Peasant Life and Serfdom under Tsarist Russia


Russian Serfs

A caricature of Russian serfs


By: Katherine E. Ruiz-Díaz



Serfdom in Europe can be traced back to the 11th century.  This type of feudalism spanned throughout Europe, declining in Western Europe around the 14th century with the Renaissance, but increasing in Central and Eastern Europe, a phenomenon sometimes known as “later serfdom.”  Until it was abolished in 1861, serfs -as they were known- in Russia were bonded to their masters in a certain type of modified slavery. Known as the Russian Empire, a term coined by Peter I the Great, this time period is an era of reform for the peasant serfs in the Russian countryside. In this research guide, the period of time attempted to be covered is between 1721, at the beginning of what is know as the Russian Empire, and the year 1861, when under the rule of czar Alexander II serfdom was abolished.

"A Peasant Leaving His Landlord on Yuri's Day," painting by Sergei V. Ivanov.

Many elements influenced this turn of events for serfs, from Enlightenment ideas that found their way into the Russian crown to general apathy towards American slavery at the time. Nevertheless, this research guide does not focus mainly on the end of serfdom, but on compiling information about the lives of peasant serfs before the year 1861. The main purpose of this page is to compile information, primary sources, and historical analysis that presents Russian peasants as socio-economic beings, whose lives -otherwise seen as insignificant- made the pages of history and influenced the writings of literary circles at the time.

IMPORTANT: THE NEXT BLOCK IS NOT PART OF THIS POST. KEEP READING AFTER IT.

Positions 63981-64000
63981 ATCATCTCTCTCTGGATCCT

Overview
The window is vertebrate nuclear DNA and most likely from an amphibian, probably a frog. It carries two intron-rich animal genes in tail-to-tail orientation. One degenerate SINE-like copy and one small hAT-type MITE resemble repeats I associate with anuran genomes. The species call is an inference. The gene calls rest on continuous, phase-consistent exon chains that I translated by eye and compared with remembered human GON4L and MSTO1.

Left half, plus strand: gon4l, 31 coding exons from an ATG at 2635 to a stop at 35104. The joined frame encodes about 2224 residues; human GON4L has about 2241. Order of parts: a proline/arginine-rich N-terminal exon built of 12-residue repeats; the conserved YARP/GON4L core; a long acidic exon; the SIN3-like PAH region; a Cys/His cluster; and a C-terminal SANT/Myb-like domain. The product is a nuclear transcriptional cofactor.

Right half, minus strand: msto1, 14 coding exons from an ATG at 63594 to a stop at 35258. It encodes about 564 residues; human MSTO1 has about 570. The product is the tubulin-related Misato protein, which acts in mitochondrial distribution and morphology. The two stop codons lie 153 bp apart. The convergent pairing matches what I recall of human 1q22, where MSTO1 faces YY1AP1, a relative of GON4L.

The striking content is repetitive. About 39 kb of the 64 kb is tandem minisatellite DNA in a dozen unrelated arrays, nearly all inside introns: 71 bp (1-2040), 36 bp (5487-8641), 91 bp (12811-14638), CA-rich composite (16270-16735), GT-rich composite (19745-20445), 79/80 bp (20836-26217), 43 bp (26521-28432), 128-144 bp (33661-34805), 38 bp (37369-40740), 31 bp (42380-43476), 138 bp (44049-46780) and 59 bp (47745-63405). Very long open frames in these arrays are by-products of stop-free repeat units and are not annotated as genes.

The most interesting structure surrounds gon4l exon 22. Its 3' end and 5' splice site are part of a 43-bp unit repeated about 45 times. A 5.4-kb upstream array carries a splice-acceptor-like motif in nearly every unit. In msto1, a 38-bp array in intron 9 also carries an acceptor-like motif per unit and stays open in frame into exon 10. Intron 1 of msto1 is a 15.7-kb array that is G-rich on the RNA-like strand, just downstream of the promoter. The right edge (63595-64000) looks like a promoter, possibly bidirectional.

Agricultural Economy in Rural Russia

Serfdom, as any form of feudalism, was based on an agrarian economy. Day after day, serfs worked the land of their lords, barely leaving time to cultivate the land allotted to them to take care of their family. The lord’s land was divided by the peasant commune (obshchina or mir), into large fields worked on a rotation crop system. Each field was divided into strips and each family given so many strips in each field according either to the number of male workers in the family or the number of mouths to feed. It was this control of “their” land which led to the mistaken, but deep-rooted peasant belief that “we belong to the masters but the land is ours.”

G. Myasoyedov. "Harvesting." 1887.

“The Russian Agrarian Question” from The Russian Peasantry: Their Agrarian Condition, Social Life, and Religion
  • While a rather old source, Kravchisnskii’s book chapter “The Russian Agrarian Question” can provide the reader a good overview on Russian agriculture under serfdom. The interested reader and/or researcher can find a fairly deep analysis on the economical validity of serfdom and cash crops. One must keep in mind that this was chapter (and book) was written after the emancipation of serfdom, a period where many authors from different disciplines were very critical on the economic structure and very purpose of serfdom, while at the same time dealing with at term coined as “the peasant question.”